September 21, 2018

Lent III: The Ultimate Thin Place

Evening Spring. Photo by FranceBluebird Photography

Sermon: Lent 3
The Ultimate Thin Place

JOHN 2:13-22

The Passover of the Jews was near, and Jesus went up to Jerusalem. In the temple he found people selling cattle, sheep, and doves, and the money-changers seated at their tables. Making a whip of cords, he drove all of them out of the temple, both the sheep and the cattle. He also poured out the coins of the money-changers and overturned their tables. He told those who were selling the doves, ‘Take these things out of here! Stop making my Father’s house a market-place!’ His disciples remembered that it was written, ‘Zeal for your house will consume me.’ The Jews then said to him, ‘What sign can you show us for doing this?’ Jesus answered them, ‘Destroy this temple, and in three days I will raise it up.’ The Jews then said, ‘This temple has been under construction for forty-six years, and will you raise it up in three days?’ But he was speaking of the temple of his body. After he was raised from the dead, his disciples remembered that he had said this; and they believed the scripture and the word that Jesus had spoken.

The Lord be with you.

One of my favorite people I’ve ever met as a hospice chaplain was man I will call George. His wife was Mildred, and she had Alzheimers disease. Mildred loved music, and used to play the organ in church. Upon occasion, when I visited, she would sing and “dance,” her body swaying to a melody in her mind the rest of us could not hear.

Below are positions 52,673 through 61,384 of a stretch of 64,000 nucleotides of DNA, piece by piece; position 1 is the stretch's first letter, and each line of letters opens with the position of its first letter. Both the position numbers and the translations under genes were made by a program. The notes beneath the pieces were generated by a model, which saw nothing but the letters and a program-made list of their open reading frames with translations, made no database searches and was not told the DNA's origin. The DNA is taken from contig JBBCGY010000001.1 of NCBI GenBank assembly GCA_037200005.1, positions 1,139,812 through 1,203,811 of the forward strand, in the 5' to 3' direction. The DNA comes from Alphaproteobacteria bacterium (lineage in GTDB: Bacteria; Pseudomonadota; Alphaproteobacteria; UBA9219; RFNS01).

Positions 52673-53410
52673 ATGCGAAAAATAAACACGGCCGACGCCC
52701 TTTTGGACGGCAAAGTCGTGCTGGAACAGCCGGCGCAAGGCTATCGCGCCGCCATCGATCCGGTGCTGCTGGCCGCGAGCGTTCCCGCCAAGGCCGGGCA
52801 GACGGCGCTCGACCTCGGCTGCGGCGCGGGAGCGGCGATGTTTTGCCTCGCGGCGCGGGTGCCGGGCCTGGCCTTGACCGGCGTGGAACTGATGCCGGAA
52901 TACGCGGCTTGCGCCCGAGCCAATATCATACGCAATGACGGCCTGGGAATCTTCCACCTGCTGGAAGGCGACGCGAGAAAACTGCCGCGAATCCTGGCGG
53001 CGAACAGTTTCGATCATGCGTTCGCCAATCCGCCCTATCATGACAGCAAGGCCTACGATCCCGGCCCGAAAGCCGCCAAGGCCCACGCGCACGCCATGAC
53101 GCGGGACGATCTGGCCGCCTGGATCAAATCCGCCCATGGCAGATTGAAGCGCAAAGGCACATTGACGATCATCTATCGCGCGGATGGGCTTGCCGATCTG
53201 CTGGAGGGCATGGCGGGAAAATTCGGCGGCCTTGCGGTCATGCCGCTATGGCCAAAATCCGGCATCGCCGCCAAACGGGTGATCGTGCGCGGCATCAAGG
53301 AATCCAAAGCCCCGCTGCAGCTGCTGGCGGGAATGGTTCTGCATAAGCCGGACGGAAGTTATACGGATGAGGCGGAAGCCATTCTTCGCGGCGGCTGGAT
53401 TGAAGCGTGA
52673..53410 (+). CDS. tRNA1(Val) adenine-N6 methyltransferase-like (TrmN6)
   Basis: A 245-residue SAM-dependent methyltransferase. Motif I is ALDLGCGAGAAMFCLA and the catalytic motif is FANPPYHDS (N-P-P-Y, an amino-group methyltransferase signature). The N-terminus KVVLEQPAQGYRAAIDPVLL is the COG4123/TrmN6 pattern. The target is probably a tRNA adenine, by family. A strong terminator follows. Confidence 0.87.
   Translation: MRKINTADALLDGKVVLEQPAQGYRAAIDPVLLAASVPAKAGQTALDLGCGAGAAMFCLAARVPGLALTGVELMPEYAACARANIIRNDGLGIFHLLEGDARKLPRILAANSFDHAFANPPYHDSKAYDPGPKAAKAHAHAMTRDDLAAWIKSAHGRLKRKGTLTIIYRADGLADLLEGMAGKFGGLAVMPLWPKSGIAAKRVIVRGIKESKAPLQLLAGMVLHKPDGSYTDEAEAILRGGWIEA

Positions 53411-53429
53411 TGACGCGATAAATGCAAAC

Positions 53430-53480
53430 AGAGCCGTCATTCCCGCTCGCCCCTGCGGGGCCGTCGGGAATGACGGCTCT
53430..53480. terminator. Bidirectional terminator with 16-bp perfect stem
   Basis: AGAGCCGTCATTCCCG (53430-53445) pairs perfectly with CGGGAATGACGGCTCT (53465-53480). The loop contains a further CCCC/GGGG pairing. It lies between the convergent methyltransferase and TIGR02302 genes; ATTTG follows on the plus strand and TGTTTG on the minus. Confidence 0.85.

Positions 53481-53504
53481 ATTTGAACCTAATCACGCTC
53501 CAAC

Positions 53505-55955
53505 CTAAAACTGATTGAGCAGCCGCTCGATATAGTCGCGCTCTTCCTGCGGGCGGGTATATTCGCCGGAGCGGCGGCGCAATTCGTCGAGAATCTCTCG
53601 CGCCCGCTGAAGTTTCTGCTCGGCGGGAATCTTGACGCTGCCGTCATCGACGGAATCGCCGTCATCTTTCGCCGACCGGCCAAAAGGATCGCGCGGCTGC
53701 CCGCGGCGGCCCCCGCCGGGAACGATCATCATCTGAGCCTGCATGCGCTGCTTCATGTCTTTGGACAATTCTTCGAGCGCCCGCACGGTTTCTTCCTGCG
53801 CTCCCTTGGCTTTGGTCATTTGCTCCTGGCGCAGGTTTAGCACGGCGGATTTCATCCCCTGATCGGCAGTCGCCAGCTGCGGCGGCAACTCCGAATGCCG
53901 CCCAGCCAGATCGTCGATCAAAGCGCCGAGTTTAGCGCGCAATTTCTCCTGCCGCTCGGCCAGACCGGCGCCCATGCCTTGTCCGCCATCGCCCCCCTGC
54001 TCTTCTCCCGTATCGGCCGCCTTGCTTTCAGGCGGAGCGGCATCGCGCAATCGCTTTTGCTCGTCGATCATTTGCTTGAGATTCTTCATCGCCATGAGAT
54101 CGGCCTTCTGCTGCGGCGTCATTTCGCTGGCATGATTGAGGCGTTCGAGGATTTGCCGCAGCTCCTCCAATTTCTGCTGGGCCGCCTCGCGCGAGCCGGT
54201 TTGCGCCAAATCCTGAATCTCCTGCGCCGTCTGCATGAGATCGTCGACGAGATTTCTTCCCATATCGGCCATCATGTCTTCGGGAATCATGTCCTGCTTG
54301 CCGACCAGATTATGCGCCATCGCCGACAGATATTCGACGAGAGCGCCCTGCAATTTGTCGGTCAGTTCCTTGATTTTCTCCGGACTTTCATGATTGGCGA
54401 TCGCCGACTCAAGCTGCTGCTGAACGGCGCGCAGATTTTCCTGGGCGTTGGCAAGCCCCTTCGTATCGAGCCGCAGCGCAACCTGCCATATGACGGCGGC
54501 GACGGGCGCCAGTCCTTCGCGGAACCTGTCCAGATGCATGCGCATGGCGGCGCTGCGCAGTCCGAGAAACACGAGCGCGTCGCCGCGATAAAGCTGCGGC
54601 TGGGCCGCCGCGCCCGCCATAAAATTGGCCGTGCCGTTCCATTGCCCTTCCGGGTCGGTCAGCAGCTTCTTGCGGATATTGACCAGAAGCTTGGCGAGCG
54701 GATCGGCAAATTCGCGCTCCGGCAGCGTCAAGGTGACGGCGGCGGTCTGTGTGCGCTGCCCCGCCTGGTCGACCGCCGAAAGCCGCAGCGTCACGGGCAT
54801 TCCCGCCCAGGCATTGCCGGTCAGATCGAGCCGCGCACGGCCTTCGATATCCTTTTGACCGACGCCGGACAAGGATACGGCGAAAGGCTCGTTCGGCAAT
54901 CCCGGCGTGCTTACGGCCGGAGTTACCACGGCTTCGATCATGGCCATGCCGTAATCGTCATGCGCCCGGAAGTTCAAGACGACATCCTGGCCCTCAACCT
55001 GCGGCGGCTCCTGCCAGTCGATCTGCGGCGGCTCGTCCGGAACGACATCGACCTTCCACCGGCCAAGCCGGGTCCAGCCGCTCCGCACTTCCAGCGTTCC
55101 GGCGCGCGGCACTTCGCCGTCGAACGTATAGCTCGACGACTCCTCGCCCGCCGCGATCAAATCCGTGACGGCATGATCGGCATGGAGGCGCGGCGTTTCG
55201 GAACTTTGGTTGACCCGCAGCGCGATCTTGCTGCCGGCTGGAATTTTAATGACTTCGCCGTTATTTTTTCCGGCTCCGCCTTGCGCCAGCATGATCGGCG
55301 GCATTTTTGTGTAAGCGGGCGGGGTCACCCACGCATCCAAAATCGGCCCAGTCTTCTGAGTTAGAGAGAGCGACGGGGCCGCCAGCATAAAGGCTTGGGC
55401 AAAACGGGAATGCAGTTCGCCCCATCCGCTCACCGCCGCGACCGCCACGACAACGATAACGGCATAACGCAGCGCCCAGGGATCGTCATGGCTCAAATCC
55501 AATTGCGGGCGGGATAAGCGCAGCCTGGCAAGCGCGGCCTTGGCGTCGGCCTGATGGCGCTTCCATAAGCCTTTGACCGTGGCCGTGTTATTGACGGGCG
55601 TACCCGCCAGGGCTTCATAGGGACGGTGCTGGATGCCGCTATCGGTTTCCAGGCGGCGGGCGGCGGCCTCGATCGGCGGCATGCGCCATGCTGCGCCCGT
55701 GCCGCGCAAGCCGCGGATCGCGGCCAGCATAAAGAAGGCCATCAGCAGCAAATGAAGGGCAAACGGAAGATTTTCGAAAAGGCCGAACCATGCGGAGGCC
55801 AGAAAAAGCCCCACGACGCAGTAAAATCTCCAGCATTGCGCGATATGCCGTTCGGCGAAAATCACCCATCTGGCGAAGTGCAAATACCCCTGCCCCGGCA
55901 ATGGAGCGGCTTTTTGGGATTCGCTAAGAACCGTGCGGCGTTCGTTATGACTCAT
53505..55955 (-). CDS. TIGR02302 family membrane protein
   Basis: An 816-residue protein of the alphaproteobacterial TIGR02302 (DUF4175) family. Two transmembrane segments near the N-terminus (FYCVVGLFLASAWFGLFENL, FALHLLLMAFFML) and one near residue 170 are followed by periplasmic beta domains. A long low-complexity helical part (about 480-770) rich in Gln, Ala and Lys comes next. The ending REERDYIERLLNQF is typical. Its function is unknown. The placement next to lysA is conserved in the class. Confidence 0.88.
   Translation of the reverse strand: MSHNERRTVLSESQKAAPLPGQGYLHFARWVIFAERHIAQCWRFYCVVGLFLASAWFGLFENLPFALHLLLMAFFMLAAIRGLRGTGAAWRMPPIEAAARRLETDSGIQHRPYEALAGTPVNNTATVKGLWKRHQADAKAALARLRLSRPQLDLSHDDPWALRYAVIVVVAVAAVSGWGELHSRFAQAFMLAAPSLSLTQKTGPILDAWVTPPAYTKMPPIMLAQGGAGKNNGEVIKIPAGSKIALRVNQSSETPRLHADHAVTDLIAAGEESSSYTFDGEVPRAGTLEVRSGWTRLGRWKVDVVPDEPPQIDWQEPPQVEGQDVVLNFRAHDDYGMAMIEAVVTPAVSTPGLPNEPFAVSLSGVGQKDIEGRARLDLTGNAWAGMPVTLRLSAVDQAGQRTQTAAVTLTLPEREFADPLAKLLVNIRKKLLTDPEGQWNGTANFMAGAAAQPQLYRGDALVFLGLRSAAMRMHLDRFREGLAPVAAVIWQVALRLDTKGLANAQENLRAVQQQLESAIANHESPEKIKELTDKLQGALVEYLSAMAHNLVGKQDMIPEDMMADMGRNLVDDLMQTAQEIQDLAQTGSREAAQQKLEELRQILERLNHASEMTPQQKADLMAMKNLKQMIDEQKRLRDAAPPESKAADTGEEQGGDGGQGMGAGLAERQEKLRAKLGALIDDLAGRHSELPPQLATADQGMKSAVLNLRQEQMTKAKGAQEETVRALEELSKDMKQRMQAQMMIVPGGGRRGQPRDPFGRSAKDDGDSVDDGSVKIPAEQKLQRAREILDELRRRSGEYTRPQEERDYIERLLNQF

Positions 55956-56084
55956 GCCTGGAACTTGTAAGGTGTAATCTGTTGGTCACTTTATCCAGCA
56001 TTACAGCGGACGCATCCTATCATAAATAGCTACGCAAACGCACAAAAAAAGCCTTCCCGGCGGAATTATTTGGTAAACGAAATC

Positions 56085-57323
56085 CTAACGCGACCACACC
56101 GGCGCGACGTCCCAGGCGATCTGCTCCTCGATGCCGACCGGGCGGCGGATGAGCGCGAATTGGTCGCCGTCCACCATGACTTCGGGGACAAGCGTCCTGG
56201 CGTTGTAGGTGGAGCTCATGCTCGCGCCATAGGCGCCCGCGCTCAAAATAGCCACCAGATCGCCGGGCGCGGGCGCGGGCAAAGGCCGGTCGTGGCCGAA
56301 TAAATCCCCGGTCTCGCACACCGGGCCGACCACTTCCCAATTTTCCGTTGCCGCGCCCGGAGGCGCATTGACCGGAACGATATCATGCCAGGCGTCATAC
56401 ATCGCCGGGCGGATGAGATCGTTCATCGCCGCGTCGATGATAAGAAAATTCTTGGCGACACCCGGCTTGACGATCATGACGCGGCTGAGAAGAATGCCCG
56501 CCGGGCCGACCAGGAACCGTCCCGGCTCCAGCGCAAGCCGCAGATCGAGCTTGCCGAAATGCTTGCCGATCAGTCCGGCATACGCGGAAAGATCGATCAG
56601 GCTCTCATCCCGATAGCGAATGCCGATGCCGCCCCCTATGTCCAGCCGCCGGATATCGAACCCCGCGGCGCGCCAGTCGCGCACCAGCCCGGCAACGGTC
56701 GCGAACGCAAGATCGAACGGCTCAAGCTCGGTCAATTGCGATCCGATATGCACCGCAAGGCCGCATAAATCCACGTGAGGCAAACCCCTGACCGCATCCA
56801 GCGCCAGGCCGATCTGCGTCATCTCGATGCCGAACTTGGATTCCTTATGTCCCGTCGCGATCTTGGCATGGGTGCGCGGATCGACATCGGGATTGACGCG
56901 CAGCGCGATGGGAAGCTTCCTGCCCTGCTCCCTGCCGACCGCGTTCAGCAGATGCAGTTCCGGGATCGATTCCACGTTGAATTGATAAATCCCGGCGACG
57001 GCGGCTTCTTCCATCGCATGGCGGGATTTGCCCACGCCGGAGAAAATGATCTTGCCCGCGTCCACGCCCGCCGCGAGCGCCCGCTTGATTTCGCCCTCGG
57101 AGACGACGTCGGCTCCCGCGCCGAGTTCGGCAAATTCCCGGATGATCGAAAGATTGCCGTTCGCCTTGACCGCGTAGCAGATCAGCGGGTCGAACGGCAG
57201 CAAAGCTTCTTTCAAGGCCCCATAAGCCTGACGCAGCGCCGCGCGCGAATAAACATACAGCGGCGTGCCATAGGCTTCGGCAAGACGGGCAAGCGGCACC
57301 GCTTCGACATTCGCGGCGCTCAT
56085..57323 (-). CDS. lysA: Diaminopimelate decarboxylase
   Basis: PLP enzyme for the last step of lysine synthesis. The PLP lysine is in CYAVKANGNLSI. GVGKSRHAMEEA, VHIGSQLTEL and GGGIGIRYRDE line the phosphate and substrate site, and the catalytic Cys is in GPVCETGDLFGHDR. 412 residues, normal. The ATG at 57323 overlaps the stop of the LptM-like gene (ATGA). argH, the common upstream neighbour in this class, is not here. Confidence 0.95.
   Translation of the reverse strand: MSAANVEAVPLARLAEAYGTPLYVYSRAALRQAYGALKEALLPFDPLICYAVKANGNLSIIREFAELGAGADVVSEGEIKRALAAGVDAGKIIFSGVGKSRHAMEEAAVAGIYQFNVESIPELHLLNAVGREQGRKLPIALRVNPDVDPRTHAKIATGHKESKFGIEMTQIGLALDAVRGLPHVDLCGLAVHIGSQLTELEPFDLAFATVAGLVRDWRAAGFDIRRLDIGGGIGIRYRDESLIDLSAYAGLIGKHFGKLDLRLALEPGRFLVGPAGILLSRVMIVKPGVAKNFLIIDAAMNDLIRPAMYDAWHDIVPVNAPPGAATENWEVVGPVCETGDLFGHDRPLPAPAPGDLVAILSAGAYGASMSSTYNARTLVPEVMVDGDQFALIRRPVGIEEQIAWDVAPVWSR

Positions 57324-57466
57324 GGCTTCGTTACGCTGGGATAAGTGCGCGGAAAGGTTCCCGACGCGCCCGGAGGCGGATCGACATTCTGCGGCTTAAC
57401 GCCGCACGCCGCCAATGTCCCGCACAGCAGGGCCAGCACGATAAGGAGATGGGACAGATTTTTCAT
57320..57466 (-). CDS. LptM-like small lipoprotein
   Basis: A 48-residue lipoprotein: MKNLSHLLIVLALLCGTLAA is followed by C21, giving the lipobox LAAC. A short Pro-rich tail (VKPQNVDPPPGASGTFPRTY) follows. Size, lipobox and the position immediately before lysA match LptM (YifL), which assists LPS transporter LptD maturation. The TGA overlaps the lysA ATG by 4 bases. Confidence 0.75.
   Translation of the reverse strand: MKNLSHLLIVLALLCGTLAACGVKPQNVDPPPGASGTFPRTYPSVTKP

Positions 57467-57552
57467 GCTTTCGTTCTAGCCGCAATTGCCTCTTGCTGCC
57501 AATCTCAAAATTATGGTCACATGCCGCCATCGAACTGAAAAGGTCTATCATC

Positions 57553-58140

Her husband George, wheelchair bound, had health problems of his own. He also had the most positive, sunny spirit of anyone I’ve met, despite having faced challenges I could not imagine. After two solid years of war zone action, hopping from island to island in the Pacific in WWII, seeing the majority of his companions killed, witnessing untold horrors, he came home to Mildred a broken man. It took him three years to stop having vivid nightmares, to be able to think, to be able to plan their future. With faith and sheer force of will he went into business for himself and became successful. They raised a family and experienced the post-war prosperity of middle America.
At one point, his business burned down. George turned to the insurance company, who called the fire suspicious and never did pay off. Somehow, George and Mildred survived, rebuilt their lives, and went on. They had each other, loving children, a spirit of optimism, and Mildred’s music. Sometimes they had little more than that music to carry them through.